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“Beautiful very old large church with sober interior”

Chiesa di San Fortunato
Ranked #7 of 37 things to do in Todi
Certificate of Excellence
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Attraction details
Owner description: This beautiful Gothic church is situated in the charming medieval village of Todi, an important historical and artistic center.
Reviewed 7 June 2018

One might think this would be a protestant church looking at the very simple interior with few decorations, absence of colorful stained glass and quiet atmosphere. The church building has both roman and gothic character. High above even the top square, it provides a magnificent view over the surrounding fields.

Thank Jan S
This review is the subjective opinion of a TripAdvisor member and not of TripAdvisor LLC
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"main door"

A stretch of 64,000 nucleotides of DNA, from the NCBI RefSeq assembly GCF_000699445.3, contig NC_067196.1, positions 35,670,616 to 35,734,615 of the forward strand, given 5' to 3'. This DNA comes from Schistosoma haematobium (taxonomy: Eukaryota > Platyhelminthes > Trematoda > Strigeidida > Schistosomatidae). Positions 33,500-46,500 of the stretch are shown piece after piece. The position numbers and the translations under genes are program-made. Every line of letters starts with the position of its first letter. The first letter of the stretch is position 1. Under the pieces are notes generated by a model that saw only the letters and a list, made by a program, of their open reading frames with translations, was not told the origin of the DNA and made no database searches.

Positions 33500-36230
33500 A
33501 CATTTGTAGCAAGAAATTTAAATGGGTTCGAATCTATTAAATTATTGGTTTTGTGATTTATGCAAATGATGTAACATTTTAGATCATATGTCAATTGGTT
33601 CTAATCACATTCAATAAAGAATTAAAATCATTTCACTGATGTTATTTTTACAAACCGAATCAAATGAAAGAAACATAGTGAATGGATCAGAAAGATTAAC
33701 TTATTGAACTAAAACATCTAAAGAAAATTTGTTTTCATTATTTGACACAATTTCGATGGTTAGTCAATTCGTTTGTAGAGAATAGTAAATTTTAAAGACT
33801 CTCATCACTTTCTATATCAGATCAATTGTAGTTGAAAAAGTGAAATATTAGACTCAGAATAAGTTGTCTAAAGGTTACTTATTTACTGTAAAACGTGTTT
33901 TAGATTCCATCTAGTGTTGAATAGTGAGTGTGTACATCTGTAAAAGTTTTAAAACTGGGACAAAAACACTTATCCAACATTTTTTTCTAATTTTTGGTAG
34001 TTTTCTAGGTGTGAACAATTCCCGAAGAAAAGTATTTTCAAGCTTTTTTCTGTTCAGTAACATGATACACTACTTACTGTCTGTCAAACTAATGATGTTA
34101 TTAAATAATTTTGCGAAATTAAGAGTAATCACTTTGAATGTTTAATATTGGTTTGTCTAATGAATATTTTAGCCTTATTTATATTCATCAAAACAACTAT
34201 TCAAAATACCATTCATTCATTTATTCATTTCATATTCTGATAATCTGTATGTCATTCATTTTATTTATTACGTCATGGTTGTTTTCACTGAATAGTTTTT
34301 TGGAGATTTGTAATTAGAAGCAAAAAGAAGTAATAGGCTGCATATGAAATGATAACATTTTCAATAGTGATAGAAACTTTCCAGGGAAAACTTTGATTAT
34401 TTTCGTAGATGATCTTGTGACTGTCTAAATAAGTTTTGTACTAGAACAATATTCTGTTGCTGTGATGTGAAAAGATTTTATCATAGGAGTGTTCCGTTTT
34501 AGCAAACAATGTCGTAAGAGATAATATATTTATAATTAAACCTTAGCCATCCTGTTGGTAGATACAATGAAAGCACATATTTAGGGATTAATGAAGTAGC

in 2 reviews
"magnificent view"
in 2 reviews
"interesting church"
in 2 reviews
"italian language"
in 2 reviews
"stained glass"
in 2 reviews
"tomb"
in 4 reviews
"tower"
in 6 reviews
"frescoes"
in 5 reviews
"orvieto"
in 4 reviews
"century"
in 4 reviews
"construction"
in 3 reviews
"height"
in 2 reviews
"tendrils"
in 2 reviews
"interior"
in 5 reviews
"art"
in 3 reviews
"study"
in 2 reviews
"saints"
in 2 reviews
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3 - 7 of 245 reviews

Reviewed 15 October 2017

The view from the top of the tower in the church is worth every euro. You get a 360 degree view of Todi and the tile roofs everywhere. It's truly one of the best views in all of Umbria. But hurry because they aren't open many hours.

Thank Mark S
This review is the subjective opinion of a TripAdvisor member and not of TripAdvisor LLC
Reviewed 30 April 2017